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The AT is in the Path of the Mountain Valley Pipeline

Roanoke Appalachian Trail Club

An environmental impact statement on the proposed Mountain Valley Natural Gas Pipeline is expected this month, from the companies planning to build the 300 - mile transmission line. 

Environmental organizations say they have not gotten accurate information from them about the scope of that impact on one very important environmental feature in its path: The Appalachian Trail. 

UPDATE: Earlier today, September 16th, 2016, the Federal Energy Regulatory Commission released a draft environmental impact statement on the Mountain Valley Pipeline project.

Diana Christopolos is president of Roanoke Appalachian Trail Club, which works to maintain some 120 miles of the Appalachian Trail from south of Dismal Falls in Giles County to the Blue Ridge Parkway north of Roanoke.

“So this pipeline, unlike any others that have been built would go up and down very steep slopes in the Appalachian mountains.

The Trail club is concerned about how the pipeline could affect many of its iconic views, from McAfee’s Nob to Angel’s Rest that attract people from all over the country and beyond.

“It would cut out initially, 125 feet wide, all vegetation and take it down to dirt.  You’d have potentially a huge scar on the landscape that would never really heal.”

The club’s board has voted to formally oppose construction of the pipeline proposed by a group of energy companies including Next Era Energy and Con Edison Gas. It would be operated by EQT partners, which owns the largest share of the project.

“They are claiming that there’s not going to be any problem. Our experience with them has been that we have trouble believing their statements. I’ve been up to Peter’s Mountain where they propose to cross the trail, with others from the train conservancy and the forest service and people from the pipeline (companies) to look at the proposed crossings and they told us that we would not see the place where they proposed to bore under the Appalachian Trail.  We would not (ultimately) see the entry and exit points from the trail, but in fact they (would be) highly visible.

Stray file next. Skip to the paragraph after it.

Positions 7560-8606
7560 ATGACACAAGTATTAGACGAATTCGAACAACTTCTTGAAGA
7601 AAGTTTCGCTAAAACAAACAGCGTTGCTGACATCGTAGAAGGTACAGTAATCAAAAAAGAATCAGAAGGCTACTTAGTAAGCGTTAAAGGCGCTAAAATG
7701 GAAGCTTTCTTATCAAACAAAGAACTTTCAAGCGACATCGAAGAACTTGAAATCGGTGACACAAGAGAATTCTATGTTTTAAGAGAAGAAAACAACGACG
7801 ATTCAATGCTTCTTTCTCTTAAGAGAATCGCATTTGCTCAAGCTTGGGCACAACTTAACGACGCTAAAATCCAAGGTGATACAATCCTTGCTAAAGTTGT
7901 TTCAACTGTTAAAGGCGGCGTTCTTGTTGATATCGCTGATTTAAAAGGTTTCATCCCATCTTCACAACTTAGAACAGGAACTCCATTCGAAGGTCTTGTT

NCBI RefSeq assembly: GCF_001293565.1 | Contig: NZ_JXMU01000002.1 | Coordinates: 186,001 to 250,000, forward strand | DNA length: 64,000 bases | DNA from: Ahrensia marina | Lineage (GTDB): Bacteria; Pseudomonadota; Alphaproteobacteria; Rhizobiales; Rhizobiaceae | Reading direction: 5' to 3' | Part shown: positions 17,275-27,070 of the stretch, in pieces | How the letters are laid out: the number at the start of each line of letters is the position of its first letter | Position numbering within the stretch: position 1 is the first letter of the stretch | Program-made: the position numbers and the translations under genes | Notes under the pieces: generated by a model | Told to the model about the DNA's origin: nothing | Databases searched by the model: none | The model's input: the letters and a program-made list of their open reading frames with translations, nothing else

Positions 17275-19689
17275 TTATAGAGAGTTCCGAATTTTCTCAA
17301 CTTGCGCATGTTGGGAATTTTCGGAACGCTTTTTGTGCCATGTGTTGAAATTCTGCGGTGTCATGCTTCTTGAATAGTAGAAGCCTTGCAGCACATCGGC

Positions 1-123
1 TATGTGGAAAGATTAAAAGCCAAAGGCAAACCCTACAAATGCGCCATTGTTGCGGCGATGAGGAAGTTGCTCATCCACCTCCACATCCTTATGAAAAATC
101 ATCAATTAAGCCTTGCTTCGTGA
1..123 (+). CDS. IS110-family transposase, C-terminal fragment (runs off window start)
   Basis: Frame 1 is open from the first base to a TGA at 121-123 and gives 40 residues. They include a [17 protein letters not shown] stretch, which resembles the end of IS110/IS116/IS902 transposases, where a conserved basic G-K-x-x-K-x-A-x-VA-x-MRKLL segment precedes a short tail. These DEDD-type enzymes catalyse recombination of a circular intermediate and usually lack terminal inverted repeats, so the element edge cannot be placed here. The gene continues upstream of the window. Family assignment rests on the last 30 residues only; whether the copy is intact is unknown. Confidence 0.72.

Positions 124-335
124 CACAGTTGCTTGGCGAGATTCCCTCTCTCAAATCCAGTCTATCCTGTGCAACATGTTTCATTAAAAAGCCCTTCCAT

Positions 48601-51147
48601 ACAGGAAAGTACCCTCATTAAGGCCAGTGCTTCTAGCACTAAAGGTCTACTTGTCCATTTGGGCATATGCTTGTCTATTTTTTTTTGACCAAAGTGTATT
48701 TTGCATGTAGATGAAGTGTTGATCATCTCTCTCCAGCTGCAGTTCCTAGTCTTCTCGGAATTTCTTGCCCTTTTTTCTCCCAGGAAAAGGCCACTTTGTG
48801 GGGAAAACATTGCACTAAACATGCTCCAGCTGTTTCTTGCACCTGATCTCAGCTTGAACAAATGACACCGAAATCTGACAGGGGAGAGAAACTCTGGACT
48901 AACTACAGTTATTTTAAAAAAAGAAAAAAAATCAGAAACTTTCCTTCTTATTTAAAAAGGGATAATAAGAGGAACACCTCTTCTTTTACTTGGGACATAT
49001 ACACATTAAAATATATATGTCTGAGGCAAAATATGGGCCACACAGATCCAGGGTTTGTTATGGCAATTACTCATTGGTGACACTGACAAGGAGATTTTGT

A spokesperson for EQT Partners was traveling and unable to return calls for this story.

Andrew Downs is Regional Director for Central and Southwest Virginia of the Appalachian Trail Conservancy.  “You know, we expected there would be some inaccuracies in the information that was provided. That’s just the nature of information, but there have been pretty significant short comings and inaccuracies.So I’m expecting that we will have and opportunity to ‘ground truth” and assess view shed impacts. That information needs to be represented in the Environmental Impact Statement.”

Ground truthing, that’s matching the companies' computer modeled plan to the actual terrain of the Appalachian Trail. The Appalachian Trail Conservancy works closely with the Roanoke Appalachian Trail Club, but their paths diverge when it comes to official opposition to the Mountain Valley Pipeline

Downs: “Where we’re at right now, is we’re still gathering information trying to determine what impacts could be completely avoided from this proposed project and if we can get to a place where they could be significantly avoided then we won’t come out in opposition to it, however there’s still a lot of unknowns.” 

Both Appalachian Trail advocacy groups will be represented at a rally this weekend Newport, VA called,  Hands Across America.  

Robbie Harris is based in Blacksburg, covering the New River Valley and southwestern Virginia.